Tunai, also a UDA member, is running for Narok’s senate seat. The article says he had been supplementing Ole Ntutu’s bid costs with public funds, but had now chosen to spend the money on his own campaign.
“Owing to the changing political landscape in Narok, Mr Tunai opted to withdraw financing to the gubernatorial candidate and rather concentrate on winning the senatorial seat which he is now eyeing,” the article reads.
It says Ole Ntutu has been “left with only one option” – to sell his shares in “the famous Olchorro Oirowua conservancy”.
Fake headlines harm democratic choices
The story may be colourful, but it’s completely false.
A search for the headline on the Star’s social media pages came up empty.
Instead, the newspaper posted the clipping on its official Twitter account, stamping it “FAKE”.
“Beware of FAKE news, If it’s not on our official pages, it’s fake!” the post reads.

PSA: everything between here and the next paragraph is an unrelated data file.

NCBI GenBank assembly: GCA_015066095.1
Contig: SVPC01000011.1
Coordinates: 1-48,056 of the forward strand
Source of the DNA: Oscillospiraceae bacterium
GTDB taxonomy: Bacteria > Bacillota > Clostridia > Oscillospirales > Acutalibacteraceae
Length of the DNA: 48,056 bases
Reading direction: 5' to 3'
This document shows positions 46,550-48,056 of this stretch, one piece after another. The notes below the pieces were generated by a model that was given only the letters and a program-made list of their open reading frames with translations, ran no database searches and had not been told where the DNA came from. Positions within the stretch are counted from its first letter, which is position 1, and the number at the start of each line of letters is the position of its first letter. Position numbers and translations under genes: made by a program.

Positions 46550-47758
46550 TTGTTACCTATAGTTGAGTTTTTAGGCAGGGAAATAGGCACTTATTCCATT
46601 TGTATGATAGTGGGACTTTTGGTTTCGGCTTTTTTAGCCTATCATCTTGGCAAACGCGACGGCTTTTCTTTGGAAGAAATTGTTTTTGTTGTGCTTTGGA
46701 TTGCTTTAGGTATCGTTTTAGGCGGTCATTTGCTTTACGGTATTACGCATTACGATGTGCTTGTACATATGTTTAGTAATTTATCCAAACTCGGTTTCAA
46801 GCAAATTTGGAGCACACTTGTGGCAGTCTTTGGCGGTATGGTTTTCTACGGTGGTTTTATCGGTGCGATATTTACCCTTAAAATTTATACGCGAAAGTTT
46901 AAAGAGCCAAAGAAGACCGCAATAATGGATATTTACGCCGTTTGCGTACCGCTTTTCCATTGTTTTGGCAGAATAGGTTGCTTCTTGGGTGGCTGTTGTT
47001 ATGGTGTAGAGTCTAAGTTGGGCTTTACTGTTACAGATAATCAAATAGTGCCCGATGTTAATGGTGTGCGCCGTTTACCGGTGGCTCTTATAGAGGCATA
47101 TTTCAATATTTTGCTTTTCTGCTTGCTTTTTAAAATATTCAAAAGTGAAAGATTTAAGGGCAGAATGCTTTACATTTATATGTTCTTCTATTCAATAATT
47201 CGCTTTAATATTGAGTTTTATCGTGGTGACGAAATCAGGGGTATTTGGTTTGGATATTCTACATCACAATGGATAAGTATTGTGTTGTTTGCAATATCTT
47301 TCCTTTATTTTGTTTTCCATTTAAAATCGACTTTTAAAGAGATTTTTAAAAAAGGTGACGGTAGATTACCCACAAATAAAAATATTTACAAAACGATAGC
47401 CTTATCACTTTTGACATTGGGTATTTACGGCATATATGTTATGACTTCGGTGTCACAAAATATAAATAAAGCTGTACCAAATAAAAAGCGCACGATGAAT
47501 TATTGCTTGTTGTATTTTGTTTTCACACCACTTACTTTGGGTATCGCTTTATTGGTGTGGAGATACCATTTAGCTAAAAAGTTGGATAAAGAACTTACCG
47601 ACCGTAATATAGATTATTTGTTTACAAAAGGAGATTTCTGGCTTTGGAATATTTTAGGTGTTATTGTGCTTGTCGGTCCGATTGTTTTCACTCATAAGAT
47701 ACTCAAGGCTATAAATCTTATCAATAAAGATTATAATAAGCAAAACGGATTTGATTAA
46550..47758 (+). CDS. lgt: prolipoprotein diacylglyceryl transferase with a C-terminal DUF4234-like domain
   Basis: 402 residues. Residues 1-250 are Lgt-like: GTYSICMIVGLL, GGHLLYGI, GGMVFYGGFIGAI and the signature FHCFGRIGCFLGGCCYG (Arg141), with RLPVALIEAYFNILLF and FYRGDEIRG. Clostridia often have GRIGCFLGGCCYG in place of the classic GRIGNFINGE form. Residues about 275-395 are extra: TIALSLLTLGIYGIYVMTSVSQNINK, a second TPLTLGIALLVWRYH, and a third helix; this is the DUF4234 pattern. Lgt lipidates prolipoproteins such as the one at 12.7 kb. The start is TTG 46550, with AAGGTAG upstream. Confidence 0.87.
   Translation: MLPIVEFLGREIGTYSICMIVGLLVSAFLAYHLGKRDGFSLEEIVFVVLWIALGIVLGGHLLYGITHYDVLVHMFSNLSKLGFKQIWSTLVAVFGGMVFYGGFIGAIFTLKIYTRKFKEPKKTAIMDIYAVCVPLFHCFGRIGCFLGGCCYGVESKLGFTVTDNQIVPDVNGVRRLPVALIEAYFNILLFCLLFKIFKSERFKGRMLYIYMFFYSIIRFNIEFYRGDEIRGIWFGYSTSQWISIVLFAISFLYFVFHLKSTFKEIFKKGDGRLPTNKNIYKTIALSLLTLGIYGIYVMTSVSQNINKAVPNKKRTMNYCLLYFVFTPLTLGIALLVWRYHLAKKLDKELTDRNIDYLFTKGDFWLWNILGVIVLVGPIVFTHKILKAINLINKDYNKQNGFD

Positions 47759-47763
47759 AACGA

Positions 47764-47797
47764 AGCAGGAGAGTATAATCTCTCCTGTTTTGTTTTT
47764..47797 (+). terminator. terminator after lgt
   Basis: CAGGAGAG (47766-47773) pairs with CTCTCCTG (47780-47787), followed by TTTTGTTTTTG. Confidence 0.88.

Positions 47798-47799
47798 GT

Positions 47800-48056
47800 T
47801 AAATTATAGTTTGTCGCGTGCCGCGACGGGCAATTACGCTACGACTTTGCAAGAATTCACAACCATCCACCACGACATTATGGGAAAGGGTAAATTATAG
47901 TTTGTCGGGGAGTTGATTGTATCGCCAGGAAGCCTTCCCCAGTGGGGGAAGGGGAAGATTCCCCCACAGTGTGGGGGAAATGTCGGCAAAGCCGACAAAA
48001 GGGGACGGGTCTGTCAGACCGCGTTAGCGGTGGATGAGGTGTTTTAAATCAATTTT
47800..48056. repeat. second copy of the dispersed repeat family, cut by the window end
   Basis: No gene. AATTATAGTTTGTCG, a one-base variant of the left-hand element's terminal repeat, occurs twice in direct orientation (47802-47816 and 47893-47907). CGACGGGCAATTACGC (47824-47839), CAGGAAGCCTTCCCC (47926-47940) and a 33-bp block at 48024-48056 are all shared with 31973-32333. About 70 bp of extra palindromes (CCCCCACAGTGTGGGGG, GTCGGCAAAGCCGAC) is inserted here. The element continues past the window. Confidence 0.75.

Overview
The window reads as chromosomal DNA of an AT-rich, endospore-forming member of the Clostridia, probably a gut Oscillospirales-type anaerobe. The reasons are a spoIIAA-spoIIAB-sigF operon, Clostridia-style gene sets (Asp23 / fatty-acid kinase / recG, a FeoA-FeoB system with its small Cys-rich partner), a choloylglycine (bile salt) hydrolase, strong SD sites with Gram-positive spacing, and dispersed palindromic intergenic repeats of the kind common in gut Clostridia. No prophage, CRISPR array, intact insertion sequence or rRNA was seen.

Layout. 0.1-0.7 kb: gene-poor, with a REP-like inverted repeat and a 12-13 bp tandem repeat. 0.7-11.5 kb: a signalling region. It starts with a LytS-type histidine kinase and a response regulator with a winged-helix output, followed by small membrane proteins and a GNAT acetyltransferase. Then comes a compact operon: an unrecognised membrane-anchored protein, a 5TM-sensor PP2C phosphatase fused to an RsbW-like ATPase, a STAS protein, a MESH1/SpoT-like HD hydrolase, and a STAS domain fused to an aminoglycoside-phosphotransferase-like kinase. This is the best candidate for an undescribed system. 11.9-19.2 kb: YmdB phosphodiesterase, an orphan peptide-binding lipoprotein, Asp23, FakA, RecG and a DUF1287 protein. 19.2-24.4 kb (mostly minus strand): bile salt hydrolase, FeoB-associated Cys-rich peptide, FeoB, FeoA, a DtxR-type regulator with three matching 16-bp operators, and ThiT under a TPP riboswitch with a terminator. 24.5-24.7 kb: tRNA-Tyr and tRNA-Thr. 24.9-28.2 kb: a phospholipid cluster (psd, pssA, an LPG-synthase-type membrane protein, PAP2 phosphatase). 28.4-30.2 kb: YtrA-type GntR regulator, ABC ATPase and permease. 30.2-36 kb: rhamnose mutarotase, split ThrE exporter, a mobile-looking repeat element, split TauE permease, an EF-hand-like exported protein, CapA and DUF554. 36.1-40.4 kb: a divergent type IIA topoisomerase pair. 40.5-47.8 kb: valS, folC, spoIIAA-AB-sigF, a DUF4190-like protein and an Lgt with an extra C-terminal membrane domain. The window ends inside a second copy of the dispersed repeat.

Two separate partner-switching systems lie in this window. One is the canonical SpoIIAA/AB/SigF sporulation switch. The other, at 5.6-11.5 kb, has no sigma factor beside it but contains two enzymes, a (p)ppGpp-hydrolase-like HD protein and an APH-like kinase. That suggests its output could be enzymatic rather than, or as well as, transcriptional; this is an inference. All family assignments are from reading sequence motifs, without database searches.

Kenyans will vote in just a few days’ time. For months, disinformation about candidates has spread online in the form of fake headlines presented as if from trusted news outlets. This harms voters’ ability to make informed decisions.
For publishers: what to do if your post is rated false
A fact-checker has rated your Facebook or Instagram post as “false”, “altered”, “partly false” or “missing context”. This could have serious consequences. What do you do?
Click on our guide for the steps you should follow.Publishers guide
Africa Check teams up with Facebook
Africa Check is a partner in Meta's third-party fact-checking programme to help stop the spread of false information on social media.
The content we rate as “false” will be downgraded on Facebook and Instagram. This means fewer people will see it.
You can also help identify false information on Facebook. This guide explains how.